We are used to thinking about inequality within countries--about rich Americans versus poor Americans, for instance. But what about inequality between all citizens of the world? Worlds Apart addresses just how to measure global inequality among individuals, and shows that inequality is shaped by complex forces often working in different directions. Branko Milanovic, a top World Bank economist, analyzes income distribution worldwide using, for the first time, household survey data from more than 100 countries. He evenhandedly explains the main approaches to the problem, offers a more accurate way of measuring inequality among individuals, and discusses the relevant policies of first-world countries and nongovernmental organizations. Inequality has increased between nations over the last half century (richer countries have generally grown faster than poorer countries). And yet the two most populous nations, China and India, have also grown fast. But over the past two decades inequality within countries has increased. As complex as reconciling these three data trends may be, it is clear: the inequality between the world's individuals is staggering. At the turn of the twenty-first century, the richest 5 percent of people receive one-third of total global income, as much as the poorest 80 percent. While a few poor countries are catching up with the rich world, the differences between the richest and poorest individuals around the globe are huge and likely growing.
Inequality and Energy: How Extremes of Wealth and Poverty in High Income Countries Affect CO2 Emissions and Access to Energy challenges energy consumption researchers in developed countries to reorient their research frameworks to include the effects of economic inequality within the scope of their investigations, and calls for a new set of paradigms for energy consumption research. The book explores concrete examples of energy deprivation due to inequality, and provides conceptual tools to explore this in relation to other issues regarding energy consumption. It thereby urges that energy consumption approaches be updated for a world of increasing inequality. Extreme economic inequality has increased within developed countries over the past three decades. The effects of inequality are now seen increasingly in health, housing affordability, crime and social cohesion. There are signs it may even threaten democracy. Researchers are also exploring its effects on energy consumption. One of their key findings is that less privileged groups have lost consistent access to basic energy services like warm homes and affordable transport, leading to huge disparities of climate damaging emissions between rich and poor. Provides overwhelming evidence of the persistent and increasing income inequality and wealth inequality in developed countries over the past three decades Showcases recent empirical work that explores correlates of this inequality with energy consumption behavior and some of the key problems of access to adequate energy services Shows the connections between these findings and the existing ways of researching energy consumption behavior and policy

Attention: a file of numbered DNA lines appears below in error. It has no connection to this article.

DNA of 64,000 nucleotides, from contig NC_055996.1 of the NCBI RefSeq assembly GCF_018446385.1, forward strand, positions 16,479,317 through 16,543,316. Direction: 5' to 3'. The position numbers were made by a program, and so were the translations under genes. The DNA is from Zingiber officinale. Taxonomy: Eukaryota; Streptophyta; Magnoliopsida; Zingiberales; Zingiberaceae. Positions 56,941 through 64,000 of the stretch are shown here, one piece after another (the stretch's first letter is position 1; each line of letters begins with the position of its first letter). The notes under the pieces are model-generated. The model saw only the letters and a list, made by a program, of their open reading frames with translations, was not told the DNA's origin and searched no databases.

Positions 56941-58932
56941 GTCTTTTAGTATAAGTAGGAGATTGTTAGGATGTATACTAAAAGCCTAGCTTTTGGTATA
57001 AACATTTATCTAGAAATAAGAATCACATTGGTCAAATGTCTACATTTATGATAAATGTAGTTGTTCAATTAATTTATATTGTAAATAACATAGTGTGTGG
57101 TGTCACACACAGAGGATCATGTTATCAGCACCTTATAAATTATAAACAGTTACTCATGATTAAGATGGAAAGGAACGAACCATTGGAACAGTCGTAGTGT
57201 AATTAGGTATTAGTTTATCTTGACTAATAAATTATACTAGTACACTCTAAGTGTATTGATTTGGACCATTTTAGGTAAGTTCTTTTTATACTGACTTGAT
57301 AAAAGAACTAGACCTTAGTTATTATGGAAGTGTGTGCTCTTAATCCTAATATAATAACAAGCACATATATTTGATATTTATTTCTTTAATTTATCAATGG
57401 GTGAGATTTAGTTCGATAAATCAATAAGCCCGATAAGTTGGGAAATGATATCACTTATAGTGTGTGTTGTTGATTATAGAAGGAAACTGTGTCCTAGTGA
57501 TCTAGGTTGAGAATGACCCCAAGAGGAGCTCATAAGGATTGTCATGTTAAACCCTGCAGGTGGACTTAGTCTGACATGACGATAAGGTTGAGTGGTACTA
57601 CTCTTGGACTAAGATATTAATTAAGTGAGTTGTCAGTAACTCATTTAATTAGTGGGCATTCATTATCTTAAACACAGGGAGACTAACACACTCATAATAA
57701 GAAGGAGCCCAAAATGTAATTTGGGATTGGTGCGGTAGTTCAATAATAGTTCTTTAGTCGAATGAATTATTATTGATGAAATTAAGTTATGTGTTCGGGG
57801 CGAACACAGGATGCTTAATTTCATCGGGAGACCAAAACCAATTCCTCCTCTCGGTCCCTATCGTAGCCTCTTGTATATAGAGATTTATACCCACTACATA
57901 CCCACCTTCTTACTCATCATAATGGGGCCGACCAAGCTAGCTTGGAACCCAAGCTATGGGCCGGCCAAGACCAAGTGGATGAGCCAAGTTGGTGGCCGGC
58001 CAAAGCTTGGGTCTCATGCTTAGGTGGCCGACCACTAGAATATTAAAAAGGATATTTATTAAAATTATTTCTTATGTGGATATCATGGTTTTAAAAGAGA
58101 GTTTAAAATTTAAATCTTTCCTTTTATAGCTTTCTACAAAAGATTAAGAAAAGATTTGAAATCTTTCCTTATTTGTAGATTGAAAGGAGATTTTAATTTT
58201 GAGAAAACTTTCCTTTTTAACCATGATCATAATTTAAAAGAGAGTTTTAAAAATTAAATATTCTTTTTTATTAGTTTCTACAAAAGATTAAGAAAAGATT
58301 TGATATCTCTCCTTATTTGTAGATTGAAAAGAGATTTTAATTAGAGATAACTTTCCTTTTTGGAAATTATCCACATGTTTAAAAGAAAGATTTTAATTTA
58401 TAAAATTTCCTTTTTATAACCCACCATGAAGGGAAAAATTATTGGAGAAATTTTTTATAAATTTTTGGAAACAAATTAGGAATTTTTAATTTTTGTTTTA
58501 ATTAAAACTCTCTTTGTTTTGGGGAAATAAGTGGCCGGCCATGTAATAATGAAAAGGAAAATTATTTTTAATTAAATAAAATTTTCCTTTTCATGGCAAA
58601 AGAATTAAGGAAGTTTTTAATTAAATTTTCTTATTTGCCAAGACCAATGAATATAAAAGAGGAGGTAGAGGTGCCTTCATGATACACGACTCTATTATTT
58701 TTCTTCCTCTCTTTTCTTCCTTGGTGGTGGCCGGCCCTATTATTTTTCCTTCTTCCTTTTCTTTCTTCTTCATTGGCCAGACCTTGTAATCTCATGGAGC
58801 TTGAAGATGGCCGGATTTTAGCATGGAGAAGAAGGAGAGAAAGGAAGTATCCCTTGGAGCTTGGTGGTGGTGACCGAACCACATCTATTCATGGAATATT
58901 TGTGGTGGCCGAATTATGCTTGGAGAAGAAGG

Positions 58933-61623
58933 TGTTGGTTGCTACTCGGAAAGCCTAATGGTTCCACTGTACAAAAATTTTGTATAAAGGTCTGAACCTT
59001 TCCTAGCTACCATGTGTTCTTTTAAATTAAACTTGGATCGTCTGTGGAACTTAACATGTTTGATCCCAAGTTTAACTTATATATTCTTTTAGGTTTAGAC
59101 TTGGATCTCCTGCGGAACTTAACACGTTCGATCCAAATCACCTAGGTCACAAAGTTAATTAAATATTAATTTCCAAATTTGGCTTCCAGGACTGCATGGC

At their core, ISDS treaties are flawed because they very firmly institute wealth-based inequality under international law. In this book, Van Harten explores these claims in the light of the history of early ISDS treaties.
What causes global inequality? Why should we be concerned about it? Is inequality getting worse or are there signs of improvement and progress? This critical analysis of the current state of global inequality pushes beyond ideological prejudice and simplistic explanations, to address these important questions. Offering a distinctive response to the many challenges in the area, the text presents a holistic account of inequality by: • taking a multidisciplinary approach, incorporating perspectives from sociology, politics and economics; • recognising the influence of historical trends on inequality today; • and viewing inequality from a global perspective, as well as a national one. Drawing on major theories of inequality and up-to-date evidence, Robert J. Holton guides readers through the complex issues at hand, making this text a valuable resource for students of sociology, global studies, politics and development studies.